(RNS) — Franklin Graham, who leads the Christian humanitarian relief organization Samaritan’s Purse, has seen war zones from Mosul in Iraq to Ukraine. On his way to Israel last week to assess the damage from the Oct. 7 Hamas terrorist attack, he was prepared to offer the country 14 ambulances to replace ambulances compromised or destroyed in the fighting.
But as he surveyed the destruction during his four days in Israel he decided that Magen David Adom, Israel’s equivalent to the Red Cross’ first responders, also needed a small fleet of armored ambulances. “They’ve got to have something that’s better protected,” Graham said in an interview on his return on Friday (Nov. 17).
Israel has been the beneficiary of millions of dollars from Christian charities and a flood of volunteers who are helping thousands of Israelis who have been evacuated from their homes, both near the Gaza border and at its northern border, where Hezbollah, the Lebanese militant group backed by Iran, has fired rockets. Many of the approximately 250,000 Israelis displaced by the attack are living in hotels.
The Southern Baptist Convention’s Send Relief is providing temporary housing, bomb shelters, medical supplies, food and trauma counseling to more than 20,400 of the most vulnerable survivors, said Scott Knuteson, a spokesperson for Send Relief.
Send Relief and Samaritan’s Purse, humanitarian organizations that work in many other countries, are now joining a crowded field that includes many evangelical groups focused only on Israel.
Christians United for Israel, which calls itself the largest pro-Israel organization in the U.S., raised nearly $3 million to fund first responders and other Israeli charities since Oct. 7. CUFI was founded by San Antonio megachurch pastor John Hagee, a prominent Christian Zionist who spoke at the recent March for Israel on the National Mall.
The International Christian Embassy Jerusalem, which provides a host of social services to residents of Israel on an annual basis, has also ramped up its relief response, as have the Isaiah Project, the Joshua Fund and the Philos Project, all of which operate mostly to benefit Israel.
One of Israel’s biggest philanthropies, the International Fellowship of Christians and Jews, founded by the late Rabbi Yechiel Eckstein, an American Israeli, has been cultivating relationships with evangelicals for years. Israeli governments have supported such ties and pursued connections with American philanthropies of their own.
On his Israel trip, Graham secured a meeting with Israeli Prime Minister Benjamin Netanyahu in Tel Aviv.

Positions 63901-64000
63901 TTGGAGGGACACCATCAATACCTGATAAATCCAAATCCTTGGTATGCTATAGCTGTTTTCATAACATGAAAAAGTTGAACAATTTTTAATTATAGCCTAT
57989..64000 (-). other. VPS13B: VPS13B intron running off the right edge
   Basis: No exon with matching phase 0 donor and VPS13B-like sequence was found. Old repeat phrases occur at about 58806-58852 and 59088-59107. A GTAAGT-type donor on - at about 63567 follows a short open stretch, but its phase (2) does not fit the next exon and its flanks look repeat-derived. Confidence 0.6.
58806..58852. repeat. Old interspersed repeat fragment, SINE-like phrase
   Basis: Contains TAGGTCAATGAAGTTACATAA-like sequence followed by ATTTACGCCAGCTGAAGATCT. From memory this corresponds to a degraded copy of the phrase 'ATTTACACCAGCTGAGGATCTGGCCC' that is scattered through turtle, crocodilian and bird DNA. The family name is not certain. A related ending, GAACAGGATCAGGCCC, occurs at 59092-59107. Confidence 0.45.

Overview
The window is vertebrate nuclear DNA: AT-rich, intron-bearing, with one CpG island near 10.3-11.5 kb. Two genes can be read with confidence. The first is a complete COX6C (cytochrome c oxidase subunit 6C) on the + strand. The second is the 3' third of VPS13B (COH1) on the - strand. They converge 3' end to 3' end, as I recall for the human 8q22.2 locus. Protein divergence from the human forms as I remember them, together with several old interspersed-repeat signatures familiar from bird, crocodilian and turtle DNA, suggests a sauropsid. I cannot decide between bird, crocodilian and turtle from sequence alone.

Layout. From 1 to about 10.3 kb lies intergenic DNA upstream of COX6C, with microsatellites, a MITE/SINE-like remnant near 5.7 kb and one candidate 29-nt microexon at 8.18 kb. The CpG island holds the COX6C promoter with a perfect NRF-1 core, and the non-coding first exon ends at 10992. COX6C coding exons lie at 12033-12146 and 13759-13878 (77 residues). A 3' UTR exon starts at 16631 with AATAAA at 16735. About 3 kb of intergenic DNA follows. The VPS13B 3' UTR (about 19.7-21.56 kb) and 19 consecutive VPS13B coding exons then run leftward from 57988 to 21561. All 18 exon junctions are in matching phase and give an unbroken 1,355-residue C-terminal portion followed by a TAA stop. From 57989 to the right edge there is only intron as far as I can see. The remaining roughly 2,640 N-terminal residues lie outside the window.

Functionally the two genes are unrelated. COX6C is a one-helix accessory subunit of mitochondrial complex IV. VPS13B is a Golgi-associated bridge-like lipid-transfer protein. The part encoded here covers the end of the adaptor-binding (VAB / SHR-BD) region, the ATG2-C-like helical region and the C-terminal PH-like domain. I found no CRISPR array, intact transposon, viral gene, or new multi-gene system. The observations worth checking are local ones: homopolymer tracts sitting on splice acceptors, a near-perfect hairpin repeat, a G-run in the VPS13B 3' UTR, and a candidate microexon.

Graham said Netanyahu looked tired. “I told him, Mr. Prime Minister, I’ve come to pray for you,” Graham said. “We talked for maybe 30 minutes and I prayed for him that God would strengthen him, give him wisdom, give him a clear mind and give him victory over his enemies.”
Aid from Christian mission groups has also flowed into Gaza. Catholic Relief Services, for one, has provided cash assistance to more than 16,000 families, or about 100,000 individuals, in Gaza, a spokesperson said. Since Israel has mostly restricted humanitarian relief as it lays siege to the strip, most of the aid comes in the form of cash.
Graham said Samaritan’s Purse is working with two churches in Gaza, a region that is overwhelmingly Muslim. “The fighting is raging around them, and we have asked the Israelis to please let them help them to evacuate to the south because these Christians are being terrorized by Hamas,” he said. “They have no place to run, no place to go.”
Graham said Samaritan’s Purse would also begin sending some medical supplies to Gaza through the Red Crescent in Egypt.
While in Israel, Graham got a tour of Kibbutz Be’eri, one of several farming communities that sustained massive damage on Oct. 7. Hamas militants killed more than 100 residents and abducted dozens of others to Gaza. Homes were set on fire and their occupants burned alive.
Graham described videos collected by the Israeli Army of the rampage, which he called “sickening.”
“It’s demonic, it’s just evil,” he said.
Samaritan’s Purse will be focusing its efforts in Israel on the city of Sderot, about a mile from the Gaza border, which is still subject to rocket barrages from Gaza.
Graham met there with local officials who said they were interested in helping children with post traumatic stress disorder. They asked Graham if he would support the purchase of horses for an equine therapy program they want to offer children.
“They said they thought this would be good therapy for them, and I said I agree,” said Graham. “So we’re gonna set that program up for these kids.”